9:15 am...still no word from surgery. Just waiting patiently!! over. Dr. Bansal came up to the room for the update. Danny did fine. He didn't have to cut the entire sternum open. The bottom 6 cm of the sternum is what was not closed correctly. That part wasn't wired shut (wasn't supposed to be). Stitches are commonly used in that very bottom part of the sternum. Danny had a huge amount of inflammation and fluid collection. Bansal removed and flushed out the fluid. He scraped (with a medical "sandpaper" in easy terms) the edges of the tissue on the sternum so it can grow back together properly. He put that bottom part of the sternum that wasn't joined together correctly back in place (like puzzle pieces) and used very tight stitches to hold them in place until healing happens. He didn't use wire there because if there is infection he wants the stitches to be able to dissolve without having to open him up again. They did not see pus, but are sending the fluid off for a culture. Danny was intubated for surgery, which he won't like...but on the other hand, whatever Bansal felt he needed to do I'm glad he did! I'm also very glad he was able to deal with the sternum as well as the fluid today. Bansal said that even though he sewed the stitches very tight at the bottom of his sternum, he wouldn't be surprised if that area started leaking again (that is the same area where fluid was literally squirting out of Danny's abdomen a while back...that was wild!! Here's a pic of that craziness... :)

Bansal said it might leak because Danny has soooo much inflammation right now and once the inflammation starts to go down, the stitches may loosen...causing leakage. In that case, Bansal would put in a sponge vac, which is a sponge stuck to the leak and a vacuum type device on the other side of the sponge to draw out the fluid. 

He expects Danny to be in a lot of pain when he gets back to the room and they are going to give him a pain pump for while he is here. Bansal put in one drain tube (chest tube) and will remove it Saturday IF the fluid output is very low. 

Bansal did remove a stitch from the LVAD that was missed during the transplant surgery. I don't know that the stitch caused problems, but why leave something in there that serves no purpose?! 

Bansal wants the heart failure team to drop Danny's steroid level for a while so the sternum can heal well. The steroids aid in anti-rejection...which means that they try to stop the body's natural attempt to heal itself. Since a transplanted organ is not what God put in the body, the body knows that it's foreign and would automatically try to attack it. The steroids and other anti-rejection meds stop the attack. That's good...but the downfall of anti-rejection meds is that his whole body is now not doing it's natural job of self-healing. It would be cool if there was a medicine that only stopped rejection of the transplanted organ and didn't effect the rest of the body.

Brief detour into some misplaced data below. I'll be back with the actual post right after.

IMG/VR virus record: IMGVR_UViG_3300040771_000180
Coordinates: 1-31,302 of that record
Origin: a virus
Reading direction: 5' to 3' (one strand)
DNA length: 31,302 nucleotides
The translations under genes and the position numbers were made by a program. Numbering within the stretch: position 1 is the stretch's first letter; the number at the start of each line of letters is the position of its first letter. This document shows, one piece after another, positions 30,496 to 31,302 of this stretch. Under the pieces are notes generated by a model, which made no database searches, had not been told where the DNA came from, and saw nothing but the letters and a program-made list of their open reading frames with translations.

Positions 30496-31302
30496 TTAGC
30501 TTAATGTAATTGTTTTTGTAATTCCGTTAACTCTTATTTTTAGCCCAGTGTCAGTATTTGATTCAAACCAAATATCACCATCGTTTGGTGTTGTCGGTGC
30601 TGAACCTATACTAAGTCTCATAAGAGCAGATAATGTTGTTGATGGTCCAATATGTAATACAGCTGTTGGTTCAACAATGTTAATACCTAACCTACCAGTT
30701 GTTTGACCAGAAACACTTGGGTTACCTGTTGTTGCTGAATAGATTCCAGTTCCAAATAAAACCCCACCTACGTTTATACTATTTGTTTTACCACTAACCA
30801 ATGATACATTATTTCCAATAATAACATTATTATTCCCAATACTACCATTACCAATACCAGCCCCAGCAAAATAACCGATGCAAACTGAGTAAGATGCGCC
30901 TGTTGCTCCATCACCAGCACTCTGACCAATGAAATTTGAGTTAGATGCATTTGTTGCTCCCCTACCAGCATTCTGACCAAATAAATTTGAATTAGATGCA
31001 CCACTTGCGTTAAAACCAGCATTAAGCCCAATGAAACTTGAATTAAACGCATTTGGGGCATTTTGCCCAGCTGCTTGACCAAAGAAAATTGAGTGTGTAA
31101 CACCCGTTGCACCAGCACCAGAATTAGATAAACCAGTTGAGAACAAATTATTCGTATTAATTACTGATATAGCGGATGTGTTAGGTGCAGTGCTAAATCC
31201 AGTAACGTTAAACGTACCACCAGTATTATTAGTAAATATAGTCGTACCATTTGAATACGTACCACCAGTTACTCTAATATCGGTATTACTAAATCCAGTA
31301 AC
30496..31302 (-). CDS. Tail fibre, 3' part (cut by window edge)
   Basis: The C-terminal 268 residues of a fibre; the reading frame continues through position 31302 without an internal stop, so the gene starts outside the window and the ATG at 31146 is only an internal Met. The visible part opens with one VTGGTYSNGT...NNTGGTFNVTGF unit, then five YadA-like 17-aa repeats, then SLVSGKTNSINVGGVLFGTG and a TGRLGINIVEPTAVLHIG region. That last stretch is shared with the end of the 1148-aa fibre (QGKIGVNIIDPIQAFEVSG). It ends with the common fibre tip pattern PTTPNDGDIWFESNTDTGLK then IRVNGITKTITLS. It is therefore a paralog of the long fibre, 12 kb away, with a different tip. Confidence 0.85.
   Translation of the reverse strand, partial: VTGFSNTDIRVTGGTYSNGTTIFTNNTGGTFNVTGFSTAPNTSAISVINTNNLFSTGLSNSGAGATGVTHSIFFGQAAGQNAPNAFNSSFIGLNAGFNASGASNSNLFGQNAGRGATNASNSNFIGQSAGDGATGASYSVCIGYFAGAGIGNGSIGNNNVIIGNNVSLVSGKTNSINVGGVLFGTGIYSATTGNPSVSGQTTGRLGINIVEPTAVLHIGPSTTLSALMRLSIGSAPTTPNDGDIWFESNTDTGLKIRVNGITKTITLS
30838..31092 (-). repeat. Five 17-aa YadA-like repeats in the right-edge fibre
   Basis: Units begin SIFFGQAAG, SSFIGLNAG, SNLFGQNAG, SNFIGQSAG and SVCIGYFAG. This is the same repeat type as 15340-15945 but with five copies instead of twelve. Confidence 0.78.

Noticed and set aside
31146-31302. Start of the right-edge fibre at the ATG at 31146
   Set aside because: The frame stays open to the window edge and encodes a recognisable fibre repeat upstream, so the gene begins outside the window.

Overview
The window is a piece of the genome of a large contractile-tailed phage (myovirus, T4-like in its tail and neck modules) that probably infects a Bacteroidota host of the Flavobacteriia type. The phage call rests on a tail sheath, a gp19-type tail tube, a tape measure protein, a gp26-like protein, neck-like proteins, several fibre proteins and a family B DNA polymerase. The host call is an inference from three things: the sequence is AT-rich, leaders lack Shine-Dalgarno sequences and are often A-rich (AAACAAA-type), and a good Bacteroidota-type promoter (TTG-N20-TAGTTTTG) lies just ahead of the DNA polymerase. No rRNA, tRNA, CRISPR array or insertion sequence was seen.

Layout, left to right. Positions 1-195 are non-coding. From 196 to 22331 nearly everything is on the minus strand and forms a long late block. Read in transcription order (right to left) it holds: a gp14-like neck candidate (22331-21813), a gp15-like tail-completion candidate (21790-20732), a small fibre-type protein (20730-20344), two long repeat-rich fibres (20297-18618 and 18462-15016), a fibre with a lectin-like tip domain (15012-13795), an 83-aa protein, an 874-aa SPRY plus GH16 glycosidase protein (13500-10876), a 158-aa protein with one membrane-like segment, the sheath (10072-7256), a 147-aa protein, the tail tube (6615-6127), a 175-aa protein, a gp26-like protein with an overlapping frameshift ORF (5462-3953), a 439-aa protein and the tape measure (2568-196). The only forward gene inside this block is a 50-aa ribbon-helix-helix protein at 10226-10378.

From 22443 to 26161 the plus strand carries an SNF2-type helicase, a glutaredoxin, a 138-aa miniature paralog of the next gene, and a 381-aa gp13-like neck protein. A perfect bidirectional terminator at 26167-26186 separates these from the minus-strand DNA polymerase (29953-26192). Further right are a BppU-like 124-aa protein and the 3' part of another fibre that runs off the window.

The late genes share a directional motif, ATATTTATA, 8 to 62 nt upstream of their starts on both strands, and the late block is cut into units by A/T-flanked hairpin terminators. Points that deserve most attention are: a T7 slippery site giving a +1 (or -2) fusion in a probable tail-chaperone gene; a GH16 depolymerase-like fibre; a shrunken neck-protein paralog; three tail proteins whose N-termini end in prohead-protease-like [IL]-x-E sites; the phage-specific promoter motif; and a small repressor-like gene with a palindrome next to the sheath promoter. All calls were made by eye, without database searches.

So the trick will be to find the fine balance between a low enough steroid dose that allows his sternum to heal properly and high enough that his body won't reject the heart.

Danny isn't back in the room yet because it takes a while to be extubated. I'll update again when he gets back to the room and I know more!!


9:20 pm  Danny got back to the room about 3 pm I think. He has been very groggy from the anesthesia and in and out of sleep since then. 

Using head rest as a splinting pillow to ease pain

Trying to untangle wires

He is plenty silly when awake:

"I got this T for my T"...later it was his gladiator helmet!!

When the nurse told him he HAD to urinate or the doctor was going to order a catheter Danny said "Now, remind me what that is...will that be pleasurable?" lol 

"Hey Trish, see my lasso?"

"Come over here and tell me what the extracurriculars are all over my back." He had some stickers for the heart monitor leads still stuck on his back from surgery and this huge round bandaid thing over his bottom. I'm still not quite sure what that's for but when I went out to ask the nurse if it was ok to take it off, I started by saying "he has this big, round...". She finished my question with laughter and said "bandaid on his butt?...Yep, they didn't tell me that was still on, you can take it off. just let me know if it has anything on it."

Front and back pic...I have no idea!!!!

This nose flap this is just hilarious. It's a O2 and CO2 sensor for patients with pain pumps. If his levels aren't correct, the pump won't allow anymore medicine...So it certainly serves a purpose and makes sense, but looks absolutely ridiculous! Danny, the nurse, and I were all laughing. There's  this unbelievably ridiculous show on TLC called Myrtle Manor we watch sometimes for a good laugh. The security guard for the trailer park has a "gostache" (a mix between a goatee and a mustache...not joking...) Anyway, this is Danny's gostache!!!


Though he is in a lot of pain at the moment, I'm excited that pretty soon he will be feeling better than he has in years!!!! 

Will update tomorrow...

Wednesday, February 26, 2014

Back in Ochsner